Email and Forum Questions Profiles in IT: Paul Galvin SANS TOP 25 Most Dangerous Programming Errors Website of the Week: US-CERT Security Publications Macintosh Computer 25 Years Old Obama Get Permission to Use Blackberry
Email from Hac: If I access my private Yahoo e-mail from my company computer, read and delete it, where does it go? Specifically, is it stored/saved on the company’s own server or on my computer’s hard drive? Does it pass through the company’s server and do they have access to it after it is deleted? Thanks, Hac Hua
Tech Talk Answers: It depends on your companies networking setup, their savvy, and how intrusive they want to be. Your company is providing I both your internet connection and your hardware. They have every right to monitor everything. They can intercept your email even if you use a web based server, but probably don’t. If you use an email client with POP3 (Outlook, Outlook Express, Eudor) the email is saved on your machine and can be viewed by your IT department. If you are worried, make certain that you check your email web based email account using an https: connection. Most systems can be configured that way. By the way, IMs are not encrypted and can be easily intercepted. Spyware can be installed on your machine to track what you are doing. If an email is deleted is may still be stored on a backup or in cache.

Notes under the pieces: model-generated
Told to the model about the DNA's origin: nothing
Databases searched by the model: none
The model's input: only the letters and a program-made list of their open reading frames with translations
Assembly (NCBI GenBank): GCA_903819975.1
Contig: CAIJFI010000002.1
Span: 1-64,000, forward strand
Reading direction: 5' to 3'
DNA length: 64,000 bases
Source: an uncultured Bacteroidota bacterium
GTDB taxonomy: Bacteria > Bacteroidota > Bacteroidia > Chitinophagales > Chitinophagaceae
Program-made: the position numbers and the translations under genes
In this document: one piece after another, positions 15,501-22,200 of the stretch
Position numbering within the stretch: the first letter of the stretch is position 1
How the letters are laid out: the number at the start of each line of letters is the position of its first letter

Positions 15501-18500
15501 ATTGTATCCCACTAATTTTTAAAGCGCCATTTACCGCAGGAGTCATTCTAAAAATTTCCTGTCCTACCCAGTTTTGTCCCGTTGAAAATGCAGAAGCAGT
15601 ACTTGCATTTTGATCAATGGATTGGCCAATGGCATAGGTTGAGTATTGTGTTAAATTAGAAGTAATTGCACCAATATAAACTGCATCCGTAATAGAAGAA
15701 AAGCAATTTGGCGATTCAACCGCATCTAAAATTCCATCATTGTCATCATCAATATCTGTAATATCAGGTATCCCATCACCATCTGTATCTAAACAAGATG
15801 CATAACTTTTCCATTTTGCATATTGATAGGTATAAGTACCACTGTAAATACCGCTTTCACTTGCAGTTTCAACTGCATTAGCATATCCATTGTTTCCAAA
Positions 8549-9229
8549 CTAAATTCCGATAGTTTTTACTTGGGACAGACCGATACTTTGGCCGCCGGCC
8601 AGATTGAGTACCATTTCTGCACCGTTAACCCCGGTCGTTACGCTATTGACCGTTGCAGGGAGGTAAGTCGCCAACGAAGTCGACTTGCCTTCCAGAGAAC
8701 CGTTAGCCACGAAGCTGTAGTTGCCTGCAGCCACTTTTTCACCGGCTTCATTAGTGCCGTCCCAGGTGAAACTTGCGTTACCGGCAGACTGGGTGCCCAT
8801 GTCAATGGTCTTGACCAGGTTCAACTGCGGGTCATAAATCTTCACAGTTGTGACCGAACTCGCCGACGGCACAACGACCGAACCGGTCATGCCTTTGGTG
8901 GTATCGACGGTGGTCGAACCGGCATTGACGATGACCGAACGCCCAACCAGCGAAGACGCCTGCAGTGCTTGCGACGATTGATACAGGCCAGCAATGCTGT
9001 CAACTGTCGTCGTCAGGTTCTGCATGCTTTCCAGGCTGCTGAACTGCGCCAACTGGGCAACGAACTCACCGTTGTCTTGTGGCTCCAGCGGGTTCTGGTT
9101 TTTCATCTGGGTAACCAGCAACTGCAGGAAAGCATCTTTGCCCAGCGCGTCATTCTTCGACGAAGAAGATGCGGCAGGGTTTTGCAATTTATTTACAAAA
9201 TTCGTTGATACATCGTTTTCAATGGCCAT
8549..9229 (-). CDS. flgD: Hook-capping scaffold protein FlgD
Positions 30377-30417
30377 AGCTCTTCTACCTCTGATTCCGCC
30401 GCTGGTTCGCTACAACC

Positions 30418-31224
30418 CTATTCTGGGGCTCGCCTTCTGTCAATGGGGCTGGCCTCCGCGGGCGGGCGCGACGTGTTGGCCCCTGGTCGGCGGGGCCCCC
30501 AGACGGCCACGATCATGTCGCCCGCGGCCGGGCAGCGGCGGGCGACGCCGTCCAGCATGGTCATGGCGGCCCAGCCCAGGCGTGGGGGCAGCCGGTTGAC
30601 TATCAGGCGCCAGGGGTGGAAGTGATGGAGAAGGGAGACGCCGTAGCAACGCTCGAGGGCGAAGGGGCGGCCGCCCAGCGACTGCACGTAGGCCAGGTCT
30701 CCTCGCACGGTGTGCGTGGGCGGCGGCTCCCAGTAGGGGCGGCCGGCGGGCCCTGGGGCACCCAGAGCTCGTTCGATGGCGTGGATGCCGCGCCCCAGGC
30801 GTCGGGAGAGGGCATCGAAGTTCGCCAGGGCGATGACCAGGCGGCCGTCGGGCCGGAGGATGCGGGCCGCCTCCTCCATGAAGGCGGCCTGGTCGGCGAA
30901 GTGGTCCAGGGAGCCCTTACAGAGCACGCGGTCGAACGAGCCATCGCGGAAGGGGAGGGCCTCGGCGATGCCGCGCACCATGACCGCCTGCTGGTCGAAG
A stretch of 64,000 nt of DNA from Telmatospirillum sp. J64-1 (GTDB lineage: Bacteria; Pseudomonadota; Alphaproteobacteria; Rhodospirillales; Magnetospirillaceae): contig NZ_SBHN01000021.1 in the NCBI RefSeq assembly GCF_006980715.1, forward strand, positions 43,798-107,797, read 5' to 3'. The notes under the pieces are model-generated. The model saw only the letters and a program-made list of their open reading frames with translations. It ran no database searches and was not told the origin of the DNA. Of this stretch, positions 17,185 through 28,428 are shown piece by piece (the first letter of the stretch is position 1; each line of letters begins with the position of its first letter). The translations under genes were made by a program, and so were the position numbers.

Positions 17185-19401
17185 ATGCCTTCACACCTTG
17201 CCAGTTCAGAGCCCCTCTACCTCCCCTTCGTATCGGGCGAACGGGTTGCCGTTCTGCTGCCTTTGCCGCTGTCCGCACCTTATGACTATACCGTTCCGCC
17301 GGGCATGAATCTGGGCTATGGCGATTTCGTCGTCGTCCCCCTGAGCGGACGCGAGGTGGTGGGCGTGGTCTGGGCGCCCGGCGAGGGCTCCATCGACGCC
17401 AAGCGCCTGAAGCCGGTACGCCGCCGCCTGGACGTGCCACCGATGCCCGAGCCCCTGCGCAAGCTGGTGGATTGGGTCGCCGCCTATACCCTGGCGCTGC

Email from Darin: I have HDTV running with a cable connection. I heard that TV is switching from analog to digital on February 17th. What should I do to prepare for the conversion? I am confused. Love the show. Darin